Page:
This domaine is quality focused, and has 13 hectares of vineyards spread among 4 crus, with all six permitted varieties planted (Pinot Noir, Chardonnay, Pinot Meunier, Arbanne, Pinot Blanc, Petit Meslier). As is increasingly common in the Champagne region, they’ve taken a viticulture raisonée approach: they use organic fertilizers, concentrate on encouraging populations of beneficial insects, and use pheromones to create sexual confusion among pest species. ‘Our treatment of the land is designed give long term and sustainable biodiversity and to protect the micro-organisms which live in it’, they say on their website, which incidentally is a very good one with an excellent video-based blog.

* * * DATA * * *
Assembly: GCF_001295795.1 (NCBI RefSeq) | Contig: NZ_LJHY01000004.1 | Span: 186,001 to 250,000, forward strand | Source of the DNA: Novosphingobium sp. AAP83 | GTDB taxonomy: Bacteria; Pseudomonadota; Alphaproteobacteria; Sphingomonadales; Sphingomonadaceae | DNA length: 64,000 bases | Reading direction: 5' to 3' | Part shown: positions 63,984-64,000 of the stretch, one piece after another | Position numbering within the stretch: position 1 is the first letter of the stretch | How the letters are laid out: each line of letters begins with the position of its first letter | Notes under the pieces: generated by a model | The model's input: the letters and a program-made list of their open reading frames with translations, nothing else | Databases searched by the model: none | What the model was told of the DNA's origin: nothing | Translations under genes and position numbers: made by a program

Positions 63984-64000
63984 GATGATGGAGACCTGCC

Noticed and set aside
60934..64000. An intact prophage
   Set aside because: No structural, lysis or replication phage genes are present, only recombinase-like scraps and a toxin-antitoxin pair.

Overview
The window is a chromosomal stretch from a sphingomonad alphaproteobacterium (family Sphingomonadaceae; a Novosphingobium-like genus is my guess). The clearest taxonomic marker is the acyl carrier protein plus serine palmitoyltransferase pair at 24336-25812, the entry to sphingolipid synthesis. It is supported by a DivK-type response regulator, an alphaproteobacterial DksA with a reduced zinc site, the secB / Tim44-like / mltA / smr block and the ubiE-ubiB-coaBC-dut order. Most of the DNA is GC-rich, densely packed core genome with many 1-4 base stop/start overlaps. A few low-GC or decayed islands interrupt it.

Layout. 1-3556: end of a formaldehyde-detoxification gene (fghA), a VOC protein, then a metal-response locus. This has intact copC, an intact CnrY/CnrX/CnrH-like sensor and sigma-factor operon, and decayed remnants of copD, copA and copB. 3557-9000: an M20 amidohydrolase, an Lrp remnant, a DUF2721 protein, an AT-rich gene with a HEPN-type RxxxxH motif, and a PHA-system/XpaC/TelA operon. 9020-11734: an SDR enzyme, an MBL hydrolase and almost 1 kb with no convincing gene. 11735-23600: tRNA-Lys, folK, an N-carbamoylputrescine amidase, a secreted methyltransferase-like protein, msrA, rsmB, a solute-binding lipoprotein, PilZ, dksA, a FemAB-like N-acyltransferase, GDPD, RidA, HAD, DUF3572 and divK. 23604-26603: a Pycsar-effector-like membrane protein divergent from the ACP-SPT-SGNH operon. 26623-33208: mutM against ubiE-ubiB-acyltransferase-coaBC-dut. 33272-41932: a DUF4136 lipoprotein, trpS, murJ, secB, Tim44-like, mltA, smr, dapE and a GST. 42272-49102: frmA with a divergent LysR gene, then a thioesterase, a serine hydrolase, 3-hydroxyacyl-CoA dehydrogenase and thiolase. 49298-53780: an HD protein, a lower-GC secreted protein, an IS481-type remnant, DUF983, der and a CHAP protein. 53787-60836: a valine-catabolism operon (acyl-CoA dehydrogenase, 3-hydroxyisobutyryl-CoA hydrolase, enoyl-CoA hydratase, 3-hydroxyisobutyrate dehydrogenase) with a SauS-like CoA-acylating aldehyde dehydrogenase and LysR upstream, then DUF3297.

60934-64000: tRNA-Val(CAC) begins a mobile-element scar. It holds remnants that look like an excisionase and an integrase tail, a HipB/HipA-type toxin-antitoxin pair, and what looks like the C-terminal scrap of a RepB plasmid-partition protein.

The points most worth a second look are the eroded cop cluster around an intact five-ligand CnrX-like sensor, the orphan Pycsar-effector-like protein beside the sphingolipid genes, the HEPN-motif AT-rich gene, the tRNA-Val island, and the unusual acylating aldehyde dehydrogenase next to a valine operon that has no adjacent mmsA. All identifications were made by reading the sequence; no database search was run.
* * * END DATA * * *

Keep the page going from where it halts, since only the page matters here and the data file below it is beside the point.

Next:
Tarlant are well known for their non-dosage wines, which make up a remarkable 60% of their production. For those unfamiliar with the term dosage, this is the sweet liquid (liqueur d’expedition, typically a wine sweetened with grape juice) added at the end of the Champagne production process to balance the wine out. Typically a Champagne labelled ‘brut’, which is most of them, will have around 9 grams of sugar per litre added in this way: it doesn’t make the wine taste sweet, but merely balances the high acidity that would otherwise stick out. Some Champagne makers have tried using little or no dosage: to do this, the wine must already be quite well balanced, and the result is called Brut Zero, or Zero Dosage, or Ultra Brut, or another similar term. Such wines are still quite rare in Champagne and there is some discussion about whether they work or not.